To be honest, I am tired. After three different surgeries in the last six months for different kids for various reasons, and helping my son heal from PANS (strep of the brain in a nutshell), I am pretty weary. Just as one of my most faith-filled kids was honest with his questions about “why did this happen?” I want to be honest with myself, with God, and with you. I do not wish to portray that I am numb or above life’s circumstances. I believe God is a God who has a full heart- a full heart of emotion.
For many years, I would quote Scripture over myself as a way to cover up my emotions. If I felt the emotions, it meant I didn’t have enough trust in God. If I felt angry, I would try to snuff it out. If I felt sadness, I would quote “The joy of the Lord is my strength.” If I felt anxious, I would turn my thoughts to the verse, “Do not be anxious about anything.” The problem is I learned to shut down my emotions. Quoting Scripture is great; however, as my great friend Jeff Comeaux says- we can even use Scripture to disassociate.
The reality is when we skip over being human, we skip over the opportunity to allow the Savior to be our Savior. Here in the mess- the humanness of our hearts is exactly where we meet our closest friend. We invite Jesus into the mess. I have to be honest with myself and with Jesus about those deep rooted emotions and worries and places of exhaustion. It’s a process. If I skip the step of process, I only pretend to have a wholeheart. It’s like if my son’s surgeon left Ryker’s bone exposed and put gauze over it just to say it’s all better. That would be a nasty festering wound. It would be bloody, messy, and getting all over his clothes and possibly other people. With this analogy, if my bleeding heart is just covered with gauze it doesn’t stop the bleeding. It only pretends to be whole. I will “leak” over everyone else. (Sorry for the gross analogy.)
I think there are definitely healthy people who can handle the rawness of our wholehearted selves. And I think most importantly, as I get older, I see the weightiness of letting my heart open fully to the festering questions, longings, hurts, and weariness to my Heavenly Father. Allowing the Great Surgeon inside of my heart is what is most needed. And like the last few days, it has been hard to tap in. I tend to process after the “crisis.” What I have learned is that I need time to journal, to write out what my heart has trouble speaking. But I get to choose to allow Him in. This is the intimacy key. This is where my disassociation is not a viable option. I lean in. I allow Him to see me, know me, and hear me. From this place is where the transformation of mourning into dancing ensues. I have to experience the grief to feel the joy. You cannot have one side without the other.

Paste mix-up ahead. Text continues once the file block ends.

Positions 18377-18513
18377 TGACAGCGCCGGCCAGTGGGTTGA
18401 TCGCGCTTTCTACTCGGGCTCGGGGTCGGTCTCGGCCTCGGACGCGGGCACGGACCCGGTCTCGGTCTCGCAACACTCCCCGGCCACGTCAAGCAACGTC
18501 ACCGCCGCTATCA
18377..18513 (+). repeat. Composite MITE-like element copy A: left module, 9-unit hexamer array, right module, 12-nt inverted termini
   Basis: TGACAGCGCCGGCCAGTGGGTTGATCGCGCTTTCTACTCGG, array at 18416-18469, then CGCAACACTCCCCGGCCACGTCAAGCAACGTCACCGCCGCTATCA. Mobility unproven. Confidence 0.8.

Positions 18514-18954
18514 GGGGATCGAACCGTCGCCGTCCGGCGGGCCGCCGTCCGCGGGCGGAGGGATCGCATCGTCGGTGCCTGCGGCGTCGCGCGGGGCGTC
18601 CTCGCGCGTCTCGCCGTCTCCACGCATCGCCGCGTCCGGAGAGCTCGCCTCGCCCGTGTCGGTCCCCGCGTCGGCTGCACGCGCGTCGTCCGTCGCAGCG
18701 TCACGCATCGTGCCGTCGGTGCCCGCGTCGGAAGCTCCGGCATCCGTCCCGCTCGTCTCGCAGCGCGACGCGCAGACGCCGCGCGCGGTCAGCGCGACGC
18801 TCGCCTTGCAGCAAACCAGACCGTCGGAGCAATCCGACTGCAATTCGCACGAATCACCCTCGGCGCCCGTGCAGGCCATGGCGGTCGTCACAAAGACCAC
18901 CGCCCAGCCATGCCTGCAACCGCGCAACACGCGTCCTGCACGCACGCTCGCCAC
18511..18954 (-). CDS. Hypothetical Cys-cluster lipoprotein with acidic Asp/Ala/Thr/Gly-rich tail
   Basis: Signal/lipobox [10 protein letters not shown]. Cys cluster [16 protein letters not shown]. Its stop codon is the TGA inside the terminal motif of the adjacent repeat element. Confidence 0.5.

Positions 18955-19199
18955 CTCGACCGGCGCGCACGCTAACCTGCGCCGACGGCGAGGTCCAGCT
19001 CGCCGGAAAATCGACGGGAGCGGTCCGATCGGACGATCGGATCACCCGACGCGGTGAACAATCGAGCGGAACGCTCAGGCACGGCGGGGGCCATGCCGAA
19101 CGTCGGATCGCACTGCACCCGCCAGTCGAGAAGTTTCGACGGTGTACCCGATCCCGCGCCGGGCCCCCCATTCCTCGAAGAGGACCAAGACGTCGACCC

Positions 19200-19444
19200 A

I share this because this is my current processing. I am learning to become a more wholehearted person- one who feels the whole gamut. As a follower of Jesus I believe He was fully human and fully God himself. I believe Jesus was the example and embodiment of wholeheartedness. He wept of his friend Lazarus dying, though he knew the Truth of him raising from the dead. He was angered in the temple over the injustice. He was funny and asked amazing questions. He spoke to the heart of people who were numb, lost, and going through the motions and spoke life. This intrigues me. This invitation to notice and attend to my heart is an offering in itself to the One who created me. I want to increase my capacity of love. Jesus said, “To love myself is to love others.” God is Love. So if I choose to let love into the hardest places, I actively choose to increase my capacity to love others as well.
For now, I will end it here. I am in process. As I know you are too. I don’t pretend to be fine. I choose to be held and seen in my Father’s arms. I’m not pretending the hurricane amidst this summer season is not real. It is very much real. I see it. I acknowledge it. And I offer my process to whomever is reading this. Your heart matters. My heart matters. And I pray for tears to unleash so I can cry some good ugly tears soon. Love to you. I see you.